When we think of Peter, at this time it turned out that he failed in walking on the water. Yet, he was the one who made an attempt and tasted the thrill of walking on the water even for a bit. More importantly he could receive Jesus’ words personally, “You of little faith, why did you doubt?” This experience and Jesus’ personal words must have remained in his heart throughout his life. Peter repeated ups and downs in his life of faith. Through this he could grow in faith. In Acts we can see the power of his faith. He said to a man crippled from birth, “Silver or gold I do not have, but what I have I give you. In the name of Jesus Christ of Nazareth, walk.” Then the man’s feet and ankles became strong, and he jumped to his feet and began to walk (Ac 3:6-8). On another occasion, people brought the sick into the streets and laid them on beds and mats so that at least Peter’s shadow might fall on some of them as he passed by. Even through the falling of his shadow people could be healed (Ac 5:15-16). Peter also raised a dead. Most importantly he could become a fearless spiritual leader who could encourage the early Christians, teaching them the meaning of their present sufferings, that is, to be refined in faith through all kinds of trials in life so that their faith might become greater worth than gold (1 Pe 1:6-7).

As for us, it was not easy at all to have EBC in the midst of our leaders’ and Bible students’ final exams. It was like walking on the water. But when we challenged it by faith, all of us did it and could experience the power of faith. When the risen Jesus gave his disciples a great commission, “Go and make disciples of all nations, baptizing…and teaching them…” it was none other than helping them to walk on the water with faith in the Father, the Son and the Holy Spirit. Jesus promised to be with them to the very end of the age. We know that teaching the Bible to students, especially to U of T students, is not easy at all. To get and teach one Bible student after another is walking on the water with faith. Raising disciples among the campus students is another stage of walking on the water. Naturally we don’t want to walk on the water. But when we walk only on the land, we remain as weaklings. Our Lord Jesus wants us to walk on the water with faith, in doing our mission and our personal lives as well. He wants us to attempt it again and again. We cannot trust in politics. But the result of last week’s election was a big surprise to me, especially in GTA (32 of 47 – Conservatives). I was encouraged to pray continually for Toronto to be a holy city. More concretely we have the prayer topic that God may establish 12 shepherds’ families from among U of T students in 10 years. It is none other than our desire to walk on the water with faith and please God. May we become the disciples who can walk on the water with faith, overcoming any doubt.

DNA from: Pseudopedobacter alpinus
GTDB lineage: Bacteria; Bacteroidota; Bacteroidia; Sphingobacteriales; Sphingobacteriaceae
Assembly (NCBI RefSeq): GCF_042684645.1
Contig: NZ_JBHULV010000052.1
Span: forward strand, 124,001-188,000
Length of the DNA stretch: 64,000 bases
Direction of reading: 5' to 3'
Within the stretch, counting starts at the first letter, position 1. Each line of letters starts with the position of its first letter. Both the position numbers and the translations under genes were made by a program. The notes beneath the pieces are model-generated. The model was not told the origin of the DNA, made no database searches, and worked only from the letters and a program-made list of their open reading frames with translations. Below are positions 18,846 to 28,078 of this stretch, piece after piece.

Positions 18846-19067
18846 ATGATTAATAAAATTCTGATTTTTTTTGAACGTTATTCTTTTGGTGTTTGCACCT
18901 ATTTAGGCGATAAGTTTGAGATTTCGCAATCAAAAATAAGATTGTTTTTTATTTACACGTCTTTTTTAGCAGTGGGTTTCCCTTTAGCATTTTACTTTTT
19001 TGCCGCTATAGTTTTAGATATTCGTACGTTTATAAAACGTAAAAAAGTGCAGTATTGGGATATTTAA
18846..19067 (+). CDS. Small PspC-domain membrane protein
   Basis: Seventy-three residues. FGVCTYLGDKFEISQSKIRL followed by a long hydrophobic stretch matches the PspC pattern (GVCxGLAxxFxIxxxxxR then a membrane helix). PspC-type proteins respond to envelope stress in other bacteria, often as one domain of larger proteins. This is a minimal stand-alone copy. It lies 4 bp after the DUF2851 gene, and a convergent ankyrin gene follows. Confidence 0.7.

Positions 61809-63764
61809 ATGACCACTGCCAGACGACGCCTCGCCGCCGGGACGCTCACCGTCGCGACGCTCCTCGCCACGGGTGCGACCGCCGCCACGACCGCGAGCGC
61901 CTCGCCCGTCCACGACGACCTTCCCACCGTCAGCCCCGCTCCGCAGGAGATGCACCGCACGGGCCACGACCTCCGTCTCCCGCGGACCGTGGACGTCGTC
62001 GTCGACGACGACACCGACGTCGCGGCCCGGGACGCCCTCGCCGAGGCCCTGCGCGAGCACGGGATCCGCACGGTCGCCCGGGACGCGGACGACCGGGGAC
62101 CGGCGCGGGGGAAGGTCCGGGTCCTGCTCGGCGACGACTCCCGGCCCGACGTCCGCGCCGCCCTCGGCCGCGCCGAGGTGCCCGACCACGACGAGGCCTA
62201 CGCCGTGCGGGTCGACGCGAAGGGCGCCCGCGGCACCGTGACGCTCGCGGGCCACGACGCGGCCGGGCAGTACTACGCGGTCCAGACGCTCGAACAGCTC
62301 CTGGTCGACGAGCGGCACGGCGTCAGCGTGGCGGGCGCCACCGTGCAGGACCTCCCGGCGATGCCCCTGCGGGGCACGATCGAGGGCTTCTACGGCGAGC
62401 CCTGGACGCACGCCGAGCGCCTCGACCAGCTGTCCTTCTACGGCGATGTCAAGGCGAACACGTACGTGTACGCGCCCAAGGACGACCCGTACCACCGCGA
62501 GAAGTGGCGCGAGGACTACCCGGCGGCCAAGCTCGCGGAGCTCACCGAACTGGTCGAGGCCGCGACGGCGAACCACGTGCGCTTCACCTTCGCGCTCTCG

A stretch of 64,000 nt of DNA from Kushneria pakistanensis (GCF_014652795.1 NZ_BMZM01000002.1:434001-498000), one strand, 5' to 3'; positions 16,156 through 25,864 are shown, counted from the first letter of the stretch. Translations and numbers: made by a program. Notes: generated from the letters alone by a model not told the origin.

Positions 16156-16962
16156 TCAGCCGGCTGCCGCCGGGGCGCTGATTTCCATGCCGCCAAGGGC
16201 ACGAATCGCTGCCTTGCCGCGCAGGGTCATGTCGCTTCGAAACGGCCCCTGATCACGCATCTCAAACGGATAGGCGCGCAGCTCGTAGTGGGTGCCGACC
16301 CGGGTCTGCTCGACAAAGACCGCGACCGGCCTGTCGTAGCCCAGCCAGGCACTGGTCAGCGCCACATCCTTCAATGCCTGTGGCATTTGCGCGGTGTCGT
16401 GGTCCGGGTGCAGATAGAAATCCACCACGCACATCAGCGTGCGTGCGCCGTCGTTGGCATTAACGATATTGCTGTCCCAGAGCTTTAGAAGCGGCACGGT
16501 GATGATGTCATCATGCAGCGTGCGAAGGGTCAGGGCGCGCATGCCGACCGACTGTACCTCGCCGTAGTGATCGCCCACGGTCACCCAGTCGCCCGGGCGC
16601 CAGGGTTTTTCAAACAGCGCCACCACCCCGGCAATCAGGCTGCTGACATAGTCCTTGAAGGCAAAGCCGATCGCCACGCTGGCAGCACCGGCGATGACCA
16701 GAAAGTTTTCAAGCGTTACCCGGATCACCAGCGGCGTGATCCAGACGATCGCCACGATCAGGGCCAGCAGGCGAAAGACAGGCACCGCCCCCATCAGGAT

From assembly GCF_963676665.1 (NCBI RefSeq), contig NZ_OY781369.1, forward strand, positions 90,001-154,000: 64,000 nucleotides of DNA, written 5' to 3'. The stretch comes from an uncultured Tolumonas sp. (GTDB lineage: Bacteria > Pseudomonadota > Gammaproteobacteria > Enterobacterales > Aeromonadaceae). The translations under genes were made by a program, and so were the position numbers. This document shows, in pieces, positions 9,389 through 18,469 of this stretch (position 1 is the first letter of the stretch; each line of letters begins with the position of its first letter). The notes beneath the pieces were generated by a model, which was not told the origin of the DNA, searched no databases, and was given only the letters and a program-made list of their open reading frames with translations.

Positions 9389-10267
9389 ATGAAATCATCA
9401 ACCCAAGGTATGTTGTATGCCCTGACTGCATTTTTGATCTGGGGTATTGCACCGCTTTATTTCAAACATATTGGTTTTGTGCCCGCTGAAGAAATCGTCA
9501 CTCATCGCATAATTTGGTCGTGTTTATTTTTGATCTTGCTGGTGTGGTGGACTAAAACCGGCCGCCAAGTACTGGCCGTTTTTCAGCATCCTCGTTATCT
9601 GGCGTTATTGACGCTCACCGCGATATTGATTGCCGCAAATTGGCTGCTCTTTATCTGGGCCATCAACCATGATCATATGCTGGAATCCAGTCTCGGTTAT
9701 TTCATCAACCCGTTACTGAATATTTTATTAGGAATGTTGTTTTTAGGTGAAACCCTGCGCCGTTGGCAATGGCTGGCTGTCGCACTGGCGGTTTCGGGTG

Look at verses 32-33. “And when they climbed into the boat, the wind died down. Then those who were in the boat worshiped him, saying, ‘Truly you are the Son of God.’” One’s life of faith can be a good expression of worshipping him. As we attempt to walk on the water with faith time and again, our confession of faith in Jesus the Son of God may grow.

Look at verses 34-36. “When they had crossed over, they landed at Gennesaret. And when the men of that place recognized Jesus, they sent word to all the surrounding country. People brought all their sick to him and begged him to let the sick to touch the edge of his cloak, and all who touched him were healed.” On the lake Jesus helped his disciples to put their faith in him. On the land he healed those who came to him and begged for his mercy. No one is a stranger to Jesus. What matters to him is faith.

In today’s passage Jesus walked on the water and said to his terrifying disciples, “Take courage! It is I. Don’t be afraid.” He said to Peter who attempted to come to Jesus on the water but began to sink, “You of little faith, why did you doubt?” In our voyage of life may we courageously walk on the water with absolute faith in him, defeating any doubt by his words.